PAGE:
The moderators are not lawyers, or fact-checkers. They cannot give reasons to every user whose comments are deleted, though they try to do so when time permits. To put their task in perspective, on one Friday in September, more than 3,800 comments were posted on the Guardian website. The volume means that the moderators' approach to enforcing the talk policy has to be broad brush. The McCann postings stretched the moderating resources too far, the moderators told me. They were concerned about the number of postings they were deleting and they were aware that people were frustrated. All things considered, a decision was made to close threads down.
All sensible stuff. Interestingly, the biggest complaints came from the way the deletions and suspensions were communicated:
a short note explained that this was for "legal reasons". Some readers felt this was not so much an explanation as a lofty way of saying either "we're not going to tell you why" or "it's too complicated for you to understand".
It's easy to forget that people want to be treated as adults, and they want detail even if they aren't going to understand it. A lesson that is easy to forget.
And that - on the whole - moderators are not sub-editors; they are not steeped in media law and if in doubt, they will (or should) err wildly on the side of safety.
Tuesday, 9 October 2007
Probably not, but you'll forgive me my woolly thinking as I'm still jet-lagged from my umpteen hour flight from Peru (holiday, not work).
Anyhow, Facebook's decision to let anyone develop Facebook applications has led to what seems like a billion lame ideas but one or two rather brilliant ones too (Shakespearean Insult Generator). I think that we as publishers have been slow (or too poor) to take advantage of this opportunity.There's an interesting article in the Online Journalism Review about RSS2Facebook:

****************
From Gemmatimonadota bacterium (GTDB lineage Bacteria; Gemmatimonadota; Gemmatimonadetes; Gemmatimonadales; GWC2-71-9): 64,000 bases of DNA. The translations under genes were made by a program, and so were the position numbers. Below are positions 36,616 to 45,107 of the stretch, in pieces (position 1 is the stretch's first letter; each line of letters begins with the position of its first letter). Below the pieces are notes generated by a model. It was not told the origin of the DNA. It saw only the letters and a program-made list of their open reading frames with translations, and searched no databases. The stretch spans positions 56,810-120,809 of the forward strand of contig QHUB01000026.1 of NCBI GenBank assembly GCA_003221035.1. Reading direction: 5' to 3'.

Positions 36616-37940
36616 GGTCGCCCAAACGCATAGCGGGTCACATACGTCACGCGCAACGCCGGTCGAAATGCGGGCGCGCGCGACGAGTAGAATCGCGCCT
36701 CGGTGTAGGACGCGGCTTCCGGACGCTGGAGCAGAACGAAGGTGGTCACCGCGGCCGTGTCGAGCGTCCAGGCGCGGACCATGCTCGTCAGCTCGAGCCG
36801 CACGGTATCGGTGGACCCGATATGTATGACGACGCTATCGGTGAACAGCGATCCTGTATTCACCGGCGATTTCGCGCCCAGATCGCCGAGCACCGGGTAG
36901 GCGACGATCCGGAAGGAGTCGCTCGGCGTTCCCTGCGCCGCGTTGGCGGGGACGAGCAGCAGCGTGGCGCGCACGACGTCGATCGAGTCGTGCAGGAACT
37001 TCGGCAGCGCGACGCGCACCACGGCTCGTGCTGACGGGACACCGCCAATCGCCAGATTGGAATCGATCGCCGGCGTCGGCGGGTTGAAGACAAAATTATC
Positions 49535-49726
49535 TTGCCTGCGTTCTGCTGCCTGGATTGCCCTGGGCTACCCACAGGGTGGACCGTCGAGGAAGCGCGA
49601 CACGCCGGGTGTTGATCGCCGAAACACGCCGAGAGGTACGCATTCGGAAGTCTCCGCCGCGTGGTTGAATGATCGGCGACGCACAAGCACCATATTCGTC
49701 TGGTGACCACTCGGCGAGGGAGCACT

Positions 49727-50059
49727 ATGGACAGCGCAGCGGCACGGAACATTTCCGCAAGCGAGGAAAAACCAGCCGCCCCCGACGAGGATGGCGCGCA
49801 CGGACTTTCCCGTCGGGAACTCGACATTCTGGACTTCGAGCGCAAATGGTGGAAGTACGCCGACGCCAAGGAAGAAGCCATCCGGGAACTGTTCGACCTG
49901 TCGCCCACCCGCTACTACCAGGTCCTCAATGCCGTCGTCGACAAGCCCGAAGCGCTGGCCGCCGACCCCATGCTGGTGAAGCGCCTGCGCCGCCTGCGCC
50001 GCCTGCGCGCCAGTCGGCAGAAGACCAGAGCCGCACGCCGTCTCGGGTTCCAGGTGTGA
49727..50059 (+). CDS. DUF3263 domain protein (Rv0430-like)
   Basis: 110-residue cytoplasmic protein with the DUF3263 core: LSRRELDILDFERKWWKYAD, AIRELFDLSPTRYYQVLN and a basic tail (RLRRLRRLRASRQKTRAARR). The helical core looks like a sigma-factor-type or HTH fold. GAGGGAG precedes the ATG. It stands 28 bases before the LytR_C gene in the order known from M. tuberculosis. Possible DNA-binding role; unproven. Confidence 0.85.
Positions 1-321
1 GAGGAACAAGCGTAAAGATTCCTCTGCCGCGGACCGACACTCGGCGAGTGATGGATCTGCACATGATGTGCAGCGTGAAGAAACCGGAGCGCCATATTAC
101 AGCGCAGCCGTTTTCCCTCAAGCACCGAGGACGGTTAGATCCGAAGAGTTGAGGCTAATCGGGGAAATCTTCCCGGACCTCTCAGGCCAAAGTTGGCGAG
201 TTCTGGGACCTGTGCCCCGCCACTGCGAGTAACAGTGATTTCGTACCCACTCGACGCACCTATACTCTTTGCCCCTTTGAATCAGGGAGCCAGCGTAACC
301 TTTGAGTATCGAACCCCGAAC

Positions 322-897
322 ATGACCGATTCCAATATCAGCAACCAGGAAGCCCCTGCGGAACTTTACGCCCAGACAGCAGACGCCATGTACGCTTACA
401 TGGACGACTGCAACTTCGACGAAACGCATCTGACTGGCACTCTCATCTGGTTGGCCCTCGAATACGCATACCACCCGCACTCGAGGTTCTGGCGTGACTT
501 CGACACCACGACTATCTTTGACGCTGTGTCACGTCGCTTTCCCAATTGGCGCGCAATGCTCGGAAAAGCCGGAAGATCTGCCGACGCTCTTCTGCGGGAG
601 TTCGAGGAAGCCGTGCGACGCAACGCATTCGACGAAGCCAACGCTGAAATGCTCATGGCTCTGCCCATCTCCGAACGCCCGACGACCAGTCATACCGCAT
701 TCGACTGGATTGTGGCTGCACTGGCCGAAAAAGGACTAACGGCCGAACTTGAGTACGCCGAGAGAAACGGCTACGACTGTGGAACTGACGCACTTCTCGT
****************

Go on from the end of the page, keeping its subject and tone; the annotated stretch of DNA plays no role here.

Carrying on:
RSS2facebook.com offers design, development, installation and hosting of facebook applications that take information directly from your website rss feed and enable users to install your application and display rss feed entries through their profile. Not only will this increase return rates from users with the application installed to your site, it will also spread the word to the users’ friends. As friends are normally interested in the same things this can be seen as a form of extremely cheap targeted advertising that has shown much better results than past methods.For business publishers, the idea that "friends are normally interested in the same things" doesn't really apply except for quite sad people, but it does reinforce the idea that Facebook is very much the new desktop cum super-application - you don't need email, an RSS reader, Flickr etc - you can do it all in one place - Facebook.
Opening up to third party applications only accelerates the process and one does wonder if it will become somewhat unstoppable.
Now all we need to do is come up with that killer app.
And, by the way, here's an interesting piece on monetising apps.